With the evidence and reasoning above, it is easy to conclude that archaeology does indeed confirm that the Bible is historically accurate. The discoveries made through archaeological digs that are consistent with the biblical text should, if nothing else, encourage Christians and give them confidence that their faith is in fact supported by extra-biblical evidence. The reliability of the history found in the scriptures should bolster their enthusiasm and help them to confidently answer questions of skeptics. For the Bible is, in truth, a great historical document.


Works Cited
Bible, The. NIV
Biblical Archaeology: The House of David. 2005. All About Archaeology. 6 November 2008.
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Price, Randall. The Stones Cry Out: What Archaeology Reveals About the Truth of the Bible.
Eugene: Harvest House Publishers, 1997.
Scheller, William. Amazing Archaeologists and Their Finds. Minneapolis: The Oliver Press,
1994.
Seiglie, Mario. “King David’s Reign: A Nation United”. 1997. United Church of God. 22
November 2008. .
Varner, Will. “Discovery of the Scrolls”. 1997. Christian Answers. 6 November 2008.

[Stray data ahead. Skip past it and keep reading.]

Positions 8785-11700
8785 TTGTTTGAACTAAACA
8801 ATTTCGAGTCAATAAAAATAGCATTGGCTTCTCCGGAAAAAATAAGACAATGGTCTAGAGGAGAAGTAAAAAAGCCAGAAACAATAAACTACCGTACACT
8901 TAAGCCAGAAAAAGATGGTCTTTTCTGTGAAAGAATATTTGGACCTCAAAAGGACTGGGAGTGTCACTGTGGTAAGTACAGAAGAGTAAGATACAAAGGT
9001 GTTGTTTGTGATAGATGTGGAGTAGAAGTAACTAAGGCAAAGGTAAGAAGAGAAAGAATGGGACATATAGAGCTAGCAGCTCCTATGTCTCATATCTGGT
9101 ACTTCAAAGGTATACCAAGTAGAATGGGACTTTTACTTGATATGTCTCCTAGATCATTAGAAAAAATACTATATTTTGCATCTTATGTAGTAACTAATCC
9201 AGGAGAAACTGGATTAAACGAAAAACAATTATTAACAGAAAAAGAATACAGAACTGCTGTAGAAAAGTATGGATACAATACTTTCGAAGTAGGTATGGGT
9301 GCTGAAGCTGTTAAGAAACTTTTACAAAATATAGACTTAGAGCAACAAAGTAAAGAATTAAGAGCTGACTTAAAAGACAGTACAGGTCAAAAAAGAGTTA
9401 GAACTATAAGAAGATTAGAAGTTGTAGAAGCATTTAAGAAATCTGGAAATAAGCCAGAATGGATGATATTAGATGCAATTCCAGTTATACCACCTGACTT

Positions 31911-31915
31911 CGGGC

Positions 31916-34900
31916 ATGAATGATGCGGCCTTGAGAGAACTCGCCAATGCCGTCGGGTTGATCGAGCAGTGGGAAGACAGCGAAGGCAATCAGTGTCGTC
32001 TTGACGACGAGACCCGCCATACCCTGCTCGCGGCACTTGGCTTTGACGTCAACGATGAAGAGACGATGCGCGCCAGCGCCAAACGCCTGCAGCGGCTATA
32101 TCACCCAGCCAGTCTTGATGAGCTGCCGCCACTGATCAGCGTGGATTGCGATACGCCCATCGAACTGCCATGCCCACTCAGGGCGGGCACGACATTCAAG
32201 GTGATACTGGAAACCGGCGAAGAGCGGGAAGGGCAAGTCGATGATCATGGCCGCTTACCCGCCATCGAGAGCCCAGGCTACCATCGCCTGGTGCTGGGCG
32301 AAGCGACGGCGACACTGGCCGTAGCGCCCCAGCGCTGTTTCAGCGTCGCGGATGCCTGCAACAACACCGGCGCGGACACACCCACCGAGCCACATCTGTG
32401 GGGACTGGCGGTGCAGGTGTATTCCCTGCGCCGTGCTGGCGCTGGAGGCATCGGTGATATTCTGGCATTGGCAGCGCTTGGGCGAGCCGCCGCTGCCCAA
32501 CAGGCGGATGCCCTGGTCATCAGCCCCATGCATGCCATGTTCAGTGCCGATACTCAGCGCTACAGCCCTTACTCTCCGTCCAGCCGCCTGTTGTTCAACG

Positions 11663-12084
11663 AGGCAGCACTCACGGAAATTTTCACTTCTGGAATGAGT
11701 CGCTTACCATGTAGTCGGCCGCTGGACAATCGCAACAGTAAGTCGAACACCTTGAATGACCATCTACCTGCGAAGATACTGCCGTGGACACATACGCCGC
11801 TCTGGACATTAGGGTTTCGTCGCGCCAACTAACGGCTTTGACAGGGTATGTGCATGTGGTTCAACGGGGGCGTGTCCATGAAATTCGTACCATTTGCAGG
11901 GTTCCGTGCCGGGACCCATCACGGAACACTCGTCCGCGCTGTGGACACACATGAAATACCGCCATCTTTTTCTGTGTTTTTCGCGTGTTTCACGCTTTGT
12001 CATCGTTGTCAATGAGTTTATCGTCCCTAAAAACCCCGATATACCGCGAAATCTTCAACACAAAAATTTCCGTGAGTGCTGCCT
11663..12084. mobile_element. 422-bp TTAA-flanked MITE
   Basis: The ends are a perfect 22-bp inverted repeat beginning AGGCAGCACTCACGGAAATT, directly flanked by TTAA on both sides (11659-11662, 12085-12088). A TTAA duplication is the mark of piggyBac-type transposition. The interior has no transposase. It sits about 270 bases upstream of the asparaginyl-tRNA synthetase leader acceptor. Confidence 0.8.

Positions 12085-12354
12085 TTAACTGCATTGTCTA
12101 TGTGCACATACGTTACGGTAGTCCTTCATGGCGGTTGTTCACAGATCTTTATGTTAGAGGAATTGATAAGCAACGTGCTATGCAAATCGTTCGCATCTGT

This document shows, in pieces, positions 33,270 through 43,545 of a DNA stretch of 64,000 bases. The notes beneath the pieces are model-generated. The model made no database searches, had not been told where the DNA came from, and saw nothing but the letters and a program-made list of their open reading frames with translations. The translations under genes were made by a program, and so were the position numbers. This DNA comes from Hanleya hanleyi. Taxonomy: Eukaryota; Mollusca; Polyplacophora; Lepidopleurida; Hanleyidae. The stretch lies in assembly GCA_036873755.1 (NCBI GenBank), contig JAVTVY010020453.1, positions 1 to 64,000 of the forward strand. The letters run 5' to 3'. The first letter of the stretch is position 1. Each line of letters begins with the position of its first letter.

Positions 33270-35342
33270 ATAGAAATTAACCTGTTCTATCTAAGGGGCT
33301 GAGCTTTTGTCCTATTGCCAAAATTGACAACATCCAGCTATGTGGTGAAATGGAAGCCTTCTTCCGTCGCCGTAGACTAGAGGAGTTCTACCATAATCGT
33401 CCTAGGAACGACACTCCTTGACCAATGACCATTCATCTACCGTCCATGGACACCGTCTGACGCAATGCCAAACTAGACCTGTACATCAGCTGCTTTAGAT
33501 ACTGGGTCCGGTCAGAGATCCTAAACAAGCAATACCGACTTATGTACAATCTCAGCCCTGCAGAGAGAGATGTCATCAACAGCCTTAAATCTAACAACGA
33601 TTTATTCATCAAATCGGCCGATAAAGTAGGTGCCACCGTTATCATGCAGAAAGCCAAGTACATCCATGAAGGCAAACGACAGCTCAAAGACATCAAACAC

.
Wheeler, Carolynne. “Pottery Shard Lends Evidence to Stories of Biblical King David”. 31
October 2008. Daily Telegraph. 6 November 2008. /news/worldnews/middleeast/israel/333122/Pottery-shard-lends-evidence-to-stories-
of-biblical-king-david.html>.
William, Ryan and Walter Pitman. Noah’s Flood. New York: Simon and Schuster, 1998.

6 comments:

Mary Fagan said...

Excellent! Very thorough, well-written, and enlightening! I trust your professor rewarded your efforts with a big, fat A! Even though I've never felt the need to prove the basic truths that support our faith, such discoveries are always exciting. Kinda brings it all to life.

Chocolate Lover said...

Thank you very much!